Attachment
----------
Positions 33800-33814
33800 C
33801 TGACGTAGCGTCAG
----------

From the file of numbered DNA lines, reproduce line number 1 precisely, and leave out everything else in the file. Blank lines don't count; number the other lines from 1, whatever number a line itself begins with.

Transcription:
Positions 33800-33814